MPAA Rating: PG-13/ Genre: Musical Drama/Stars: Anthony Ramos, Corey Hawkins, Leslie Grace, Melissa Barrera, Olga Merediz, Daphne Rubin-Vega, Gregory Diaz IV, Jimmy Smits, Stephanie Beatriz, Dascha Polanco, Lin-Manuel Miranda, Noah Catala, Mateo Gómez, Marc Anthony, Christopher Jackson, Seth Stewart, Javier Muñoz, Mandy Gonzalez, Patrick Page, Ariana Greenblatt, Ariana S. Gomez/ Runtime: 143 minutes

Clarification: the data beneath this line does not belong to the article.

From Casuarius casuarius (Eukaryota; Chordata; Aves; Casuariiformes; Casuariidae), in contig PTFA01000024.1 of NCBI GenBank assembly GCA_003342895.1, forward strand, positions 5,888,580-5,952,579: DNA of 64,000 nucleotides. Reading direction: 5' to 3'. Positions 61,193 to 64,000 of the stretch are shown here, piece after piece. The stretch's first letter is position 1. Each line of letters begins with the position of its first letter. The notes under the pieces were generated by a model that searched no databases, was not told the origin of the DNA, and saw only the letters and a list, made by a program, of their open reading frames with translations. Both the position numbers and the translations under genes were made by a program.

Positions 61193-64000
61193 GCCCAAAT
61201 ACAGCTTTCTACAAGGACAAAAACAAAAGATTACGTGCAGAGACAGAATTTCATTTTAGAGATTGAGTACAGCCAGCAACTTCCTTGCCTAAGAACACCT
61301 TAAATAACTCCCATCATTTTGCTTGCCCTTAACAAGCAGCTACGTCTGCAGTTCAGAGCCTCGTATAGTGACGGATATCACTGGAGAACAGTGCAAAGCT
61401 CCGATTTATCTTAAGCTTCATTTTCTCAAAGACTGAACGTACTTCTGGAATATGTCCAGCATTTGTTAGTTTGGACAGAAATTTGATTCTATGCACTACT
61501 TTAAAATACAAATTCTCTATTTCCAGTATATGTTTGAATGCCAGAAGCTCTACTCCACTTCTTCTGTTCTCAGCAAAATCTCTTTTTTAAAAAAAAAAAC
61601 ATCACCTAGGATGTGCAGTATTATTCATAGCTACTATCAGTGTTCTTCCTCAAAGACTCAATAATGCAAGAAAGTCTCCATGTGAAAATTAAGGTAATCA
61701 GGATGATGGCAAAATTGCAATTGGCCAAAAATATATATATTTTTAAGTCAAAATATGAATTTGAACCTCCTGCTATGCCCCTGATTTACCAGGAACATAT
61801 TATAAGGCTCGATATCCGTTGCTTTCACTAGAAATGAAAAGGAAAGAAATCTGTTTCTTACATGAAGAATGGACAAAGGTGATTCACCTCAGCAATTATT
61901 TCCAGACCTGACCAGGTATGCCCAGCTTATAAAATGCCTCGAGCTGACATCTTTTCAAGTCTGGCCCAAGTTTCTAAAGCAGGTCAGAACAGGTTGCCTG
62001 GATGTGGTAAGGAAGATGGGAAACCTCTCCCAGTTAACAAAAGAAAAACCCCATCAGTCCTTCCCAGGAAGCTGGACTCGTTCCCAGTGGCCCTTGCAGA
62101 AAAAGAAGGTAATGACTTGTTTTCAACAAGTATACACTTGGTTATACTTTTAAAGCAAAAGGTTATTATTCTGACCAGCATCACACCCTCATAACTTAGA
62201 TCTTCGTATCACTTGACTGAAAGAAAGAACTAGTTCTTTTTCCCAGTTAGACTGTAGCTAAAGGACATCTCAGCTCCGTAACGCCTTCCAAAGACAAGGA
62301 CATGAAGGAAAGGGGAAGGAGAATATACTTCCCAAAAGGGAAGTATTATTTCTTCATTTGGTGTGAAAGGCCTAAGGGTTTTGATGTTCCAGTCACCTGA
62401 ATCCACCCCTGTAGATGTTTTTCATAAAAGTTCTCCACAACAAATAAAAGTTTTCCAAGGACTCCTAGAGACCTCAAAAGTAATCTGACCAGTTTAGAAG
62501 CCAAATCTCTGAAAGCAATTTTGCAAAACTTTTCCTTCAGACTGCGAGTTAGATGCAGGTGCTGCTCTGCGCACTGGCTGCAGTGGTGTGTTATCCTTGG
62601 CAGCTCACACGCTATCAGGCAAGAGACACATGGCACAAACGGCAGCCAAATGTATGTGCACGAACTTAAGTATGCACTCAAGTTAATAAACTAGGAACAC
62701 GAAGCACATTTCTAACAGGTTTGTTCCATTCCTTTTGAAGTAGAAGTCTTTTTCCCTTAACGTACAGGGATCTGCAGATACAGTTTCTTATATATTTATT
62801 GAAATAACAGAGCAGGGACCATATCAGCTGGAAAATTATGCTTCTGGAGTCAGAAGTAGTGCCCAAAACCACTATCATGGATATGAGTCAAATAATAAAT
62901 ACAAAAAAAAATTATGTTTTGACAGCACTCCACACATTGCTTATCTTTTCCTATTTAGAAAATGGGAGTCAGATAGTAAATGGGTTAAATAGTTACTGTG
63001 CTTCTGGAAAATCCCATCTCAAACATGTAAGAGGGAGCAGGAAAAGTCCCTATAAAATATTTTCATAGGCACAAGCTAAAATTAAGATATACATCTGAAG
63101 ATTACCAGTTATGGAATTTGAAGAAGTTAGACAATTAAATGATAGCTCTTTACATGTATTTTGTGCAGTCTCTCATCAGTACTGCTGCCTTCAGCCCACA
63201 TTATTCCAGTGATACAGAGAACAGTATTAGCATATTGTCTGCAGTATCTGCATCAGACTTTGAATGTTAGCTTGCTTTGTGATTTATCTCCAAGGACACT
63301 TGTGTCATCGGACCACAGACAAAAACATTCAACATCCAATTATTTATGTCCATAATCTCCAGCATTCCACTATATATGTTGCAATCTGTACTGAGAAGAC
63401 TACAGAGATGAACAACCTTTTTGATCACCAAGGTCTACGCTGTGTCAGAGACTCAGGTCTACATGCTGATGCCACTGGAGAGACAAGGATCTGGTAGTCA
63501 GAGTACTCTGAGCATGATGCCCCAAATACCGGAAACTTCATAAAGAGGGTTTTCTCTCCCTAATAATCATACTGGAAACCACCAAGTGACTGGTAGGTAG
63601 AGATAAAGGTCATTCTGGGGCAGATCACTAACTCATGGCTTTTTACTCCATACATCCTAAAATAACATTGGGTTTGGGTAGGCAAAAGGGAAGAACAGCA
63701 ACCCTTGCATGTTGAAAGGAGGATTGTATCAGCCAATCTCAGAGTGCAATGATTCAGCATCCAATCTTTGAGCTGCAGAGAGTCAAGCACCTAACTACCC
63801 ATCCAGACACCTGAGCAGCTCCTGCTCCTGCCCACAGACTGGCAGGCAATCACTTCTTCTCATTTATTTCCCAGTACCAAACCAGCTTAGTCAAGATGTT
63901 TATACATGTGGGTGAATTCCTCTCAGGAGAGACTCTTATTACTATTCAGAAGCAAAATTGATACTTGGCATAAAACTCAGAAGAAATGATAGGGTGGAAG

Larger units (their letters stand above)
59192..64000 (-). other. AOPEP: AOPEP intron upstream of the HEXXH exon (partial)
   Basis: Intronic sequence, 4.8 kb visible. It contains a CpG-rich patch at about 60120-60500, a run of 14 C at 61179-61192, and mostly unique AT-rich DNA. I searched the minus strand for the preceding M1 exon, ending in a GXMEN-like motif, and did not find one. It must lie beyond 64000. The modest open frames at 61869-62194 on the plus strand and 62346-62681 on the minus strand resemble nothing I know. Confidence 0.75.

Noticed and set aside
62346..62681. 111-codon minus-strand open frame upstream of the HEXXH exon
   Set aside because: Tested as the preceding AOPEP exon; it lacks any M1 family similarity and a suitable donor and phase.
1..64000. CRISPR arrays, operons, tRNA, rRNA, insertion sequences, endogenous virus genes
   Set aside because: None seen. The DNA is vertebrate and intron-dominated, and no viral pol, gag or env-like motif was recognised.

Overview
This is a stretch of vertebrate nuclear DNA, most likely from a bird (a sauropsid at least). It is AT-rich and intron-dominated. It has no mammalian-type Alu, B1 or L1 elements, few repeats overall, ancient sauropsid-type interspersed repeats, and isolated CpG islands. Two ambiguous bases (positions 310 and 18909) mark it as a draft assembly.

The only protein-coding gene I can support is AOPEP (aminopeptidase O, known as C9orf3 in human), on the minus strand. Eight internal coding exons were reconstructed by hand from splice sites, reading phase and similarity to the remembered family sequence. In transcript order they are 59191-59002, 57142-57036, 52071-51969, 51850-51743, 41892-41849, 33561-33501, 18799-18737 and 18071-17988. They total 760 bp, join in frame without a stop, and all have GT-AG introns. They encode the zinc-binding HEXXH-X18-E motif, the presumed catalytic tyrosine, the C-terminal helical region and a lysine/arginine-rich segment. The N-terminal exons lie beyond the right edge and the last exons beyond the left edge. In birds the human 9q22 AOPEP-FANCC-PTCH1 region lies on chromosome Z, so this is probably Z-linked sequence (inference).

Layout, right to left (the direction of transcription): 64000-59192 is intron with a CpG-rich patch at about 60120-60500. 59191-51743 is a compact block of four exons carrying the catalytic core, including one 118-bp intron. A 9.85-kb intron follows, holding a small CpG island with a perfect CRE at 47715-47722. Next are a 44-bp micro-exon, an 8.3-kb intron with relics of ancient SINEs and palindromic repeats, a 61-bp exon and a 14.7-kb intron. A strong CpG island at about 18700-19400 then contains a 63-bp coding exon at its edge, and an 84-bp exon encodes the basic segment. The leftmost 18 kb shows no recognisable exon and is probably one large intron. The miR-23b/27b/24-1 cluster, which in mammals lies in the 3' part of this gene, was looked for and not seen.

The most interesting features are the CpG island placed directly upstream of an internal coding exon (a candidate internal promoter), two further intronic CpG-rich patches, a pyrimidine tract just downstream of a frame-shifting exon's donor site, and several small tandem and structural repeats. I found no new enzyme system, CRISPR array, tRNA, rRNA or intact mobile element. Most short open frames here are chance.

We think it is safe to say that ever since the revolutionary (pun intended) musical Hamilton was able to become both a runaway success on both the stages of Broadway and through its time on streaming giant Disney+ as well as a pop culture phenomenon to the point that you can literally find Hamilton-themed merchandise at the Independence Hall gift shop (a fact that one of us can in fact verify), we think it is reasonably safe to say that the various studios in the land of movie magic have been over the moon in their eagerness to snatch up any chunk of iconic auteur Lin Manuel-Miranda’s work that the rights to haven’t already been scooped up to. With that in mind, we think it should be said that the cinematic take of Manuel’s other musical In the Heights is a brilliant example of one such cinematic endeavor that has most assuredly been aided immensely by Miranda’s career shooting straight into the stratosphere since it was only able to have serious ground broken in in the aftermath of Hamilton taking the world by storm. Yet even though a solid 10 years has come and gone in the interim, this is one case where time has worked some truly wonderful magic. Indeed not only is this one of the best cinematic musicals we have seen in quite some time, but the magic done on this by film helmer Jon M. Chu, an astoundingly talented crew behind the scenes, and an incredibly gifted cast in front of the camera have given us one of the best movies of the year 2021 and a movie that honestly the world definitely needs now more than perhaps ever before.